HIC acts as an international pressure group, and often finds itself in the role of spokesperson in defense of specific groups whose inadequate housing or actual homelessness is compounded by evictions, misappropriation of land or buildings, and unstable political situations. HIC promotes awareness about human settlement problems among the public and in forums at all political levels, exchanges information on problems and solutions, undertakes research, sponsors seminars and conferences, and acts as a contact between NGOs, international organizations and donor agencies with specific interest in human settlements.

The August 1981 resolutions of the UN Sub-Commission on Prevention of Discrimination and Protection of Minorities, explicitly condemning forced evictions and requesting the UN Centre for Human Rights to prepare a paper focused on the right to adequate housing; and, the December 1991 adoption of the “General Comment on the Right to Housing” by the UN Committee on Economic, Social and Cultural Rights illustrate the strength of the Coalition’s influence and importance of its mandate.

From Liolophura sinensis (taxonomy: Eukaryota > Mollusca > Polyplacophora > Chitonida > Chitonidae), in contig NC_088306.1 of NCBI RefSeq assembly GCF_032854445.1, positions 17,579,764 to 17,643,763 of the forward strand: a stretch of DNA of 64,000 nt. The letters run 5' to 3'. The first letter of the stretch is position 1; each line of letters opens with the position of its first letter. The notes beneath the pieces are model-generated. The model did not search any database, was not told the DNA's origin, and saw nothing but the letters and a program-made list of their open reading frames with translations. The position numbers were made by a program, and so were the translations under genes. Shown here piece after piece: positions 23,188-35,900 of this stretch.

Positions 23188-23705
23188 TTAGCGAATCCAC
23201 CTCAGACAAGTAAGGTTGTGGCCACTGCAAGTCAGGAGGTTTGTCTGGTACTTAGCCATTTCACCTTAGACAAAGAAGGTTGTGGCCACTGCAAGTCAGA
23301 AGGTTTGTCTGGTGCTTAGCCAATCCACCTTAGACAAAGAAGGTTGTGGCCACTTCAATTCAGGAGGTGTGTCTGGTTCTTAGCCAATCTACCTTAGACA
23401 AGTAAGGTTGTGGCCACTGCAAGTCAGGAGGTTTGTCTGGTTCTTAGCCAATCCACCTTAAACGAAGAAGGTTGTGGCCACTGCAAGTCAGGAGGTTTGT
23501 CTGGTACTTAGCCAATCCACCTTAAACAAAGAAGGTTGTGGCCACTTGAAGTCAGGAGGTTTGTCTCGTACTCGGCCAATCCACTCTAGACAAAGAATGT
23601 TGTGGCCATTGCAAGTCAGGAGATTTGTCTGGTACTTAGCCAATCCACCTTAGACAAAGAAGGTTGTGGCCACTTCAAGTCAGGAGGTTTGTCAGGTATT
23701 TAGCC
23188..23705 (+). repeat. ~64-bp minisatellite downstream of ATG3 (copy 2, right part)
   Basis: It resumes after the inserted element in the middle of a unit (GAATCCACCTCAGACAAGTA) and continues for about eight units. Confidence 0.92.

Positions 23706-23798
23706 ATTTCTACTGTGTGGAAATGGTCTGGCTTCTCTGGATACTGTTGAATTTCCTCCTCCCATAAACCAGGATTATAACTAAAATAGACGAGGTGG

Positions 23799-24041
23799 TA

Poverty, environment and urbanization

Poverty is not the cause of environmental degradation. Poverty itself is the result of economic disparities within and among peoples and nations. The ever-widening gap between rich and poor is compounded by the escalating worldwide environment crisis. Action against environmental problems, including poverty, confronting us is needed. This challenge calls for a critical examination of economic, social, political and ideological conditions constraining the potential for change.